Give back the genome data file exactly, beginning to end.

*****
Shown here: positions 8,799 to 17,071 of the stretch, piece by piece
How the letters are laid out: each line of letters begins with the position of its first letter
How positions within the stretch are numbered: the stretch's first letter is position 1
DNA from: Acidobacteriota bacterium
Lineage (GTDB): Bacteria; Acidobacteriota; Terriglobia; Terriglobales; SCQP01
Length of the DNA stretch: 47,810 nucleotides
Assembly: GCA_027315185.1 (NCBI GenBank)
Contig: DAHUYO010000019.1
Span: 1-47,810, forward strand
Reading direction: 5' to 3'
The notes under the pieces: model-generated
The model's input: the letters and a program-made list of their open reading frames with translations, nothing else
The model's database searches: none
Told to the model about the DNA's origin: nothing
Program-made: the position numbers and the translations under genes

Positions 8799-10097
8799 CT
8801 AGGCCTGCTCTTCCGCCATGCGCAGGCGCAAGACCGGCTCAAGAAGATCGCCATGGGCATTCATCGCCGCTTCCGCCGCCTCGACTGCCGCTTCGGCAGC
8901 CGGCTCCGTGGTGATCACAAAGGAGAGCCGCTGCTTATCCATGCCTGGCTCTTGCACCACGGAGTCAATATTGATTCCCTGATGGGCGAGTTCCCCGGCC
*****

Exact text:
Shown here: positions 8,799 to 17,071 of the stretch, piece by piece
How the letters are laid out: each line of letters begins with the position of its first letter
How positions within the stretch are numbered: the stretch's first letter is position 1
DNA from: Acidobacteriota bacterium
Lineage (GTDB): Bacteria; Acidobacteriota; Terriglobia; Terriglobales; SCQP01
Length of the DNA stretch: 47,810 nucleotides
Assembly: GCA_027315185.1 (NCBI GenBank)
Contig: DAHUYO010000019.1
Span: 1-47,810, forward strand
Reading direction: 5' to 3'
The notes under the pieces: model-generated
The model's input: the letters and a program-made list of their open reading frames with translations, nothing else
The model's database searches: none
Told to the model about the DNA's origin: nothing
Program-made: the position numbers and the translations under genes

Positions 8799-10097
8799 CT
8801 AGGCCTGCTCTTCCGCCATGCGCAGGCGCAAGACCGGCTCAAGAAGATCGCCATGGGCATTCATCGCCGCTTCCGCCGCCTCGACTGCCGCTTCGGCAGC
8901 CGGCTCCGTGGTGATCACAAAGGAGAGCCGCTGCTTATCCATGCCTGGCTCTTGCACCACGGAGTCAATATTGATTCCCTGATGGGCGAGTTCCCCGGCC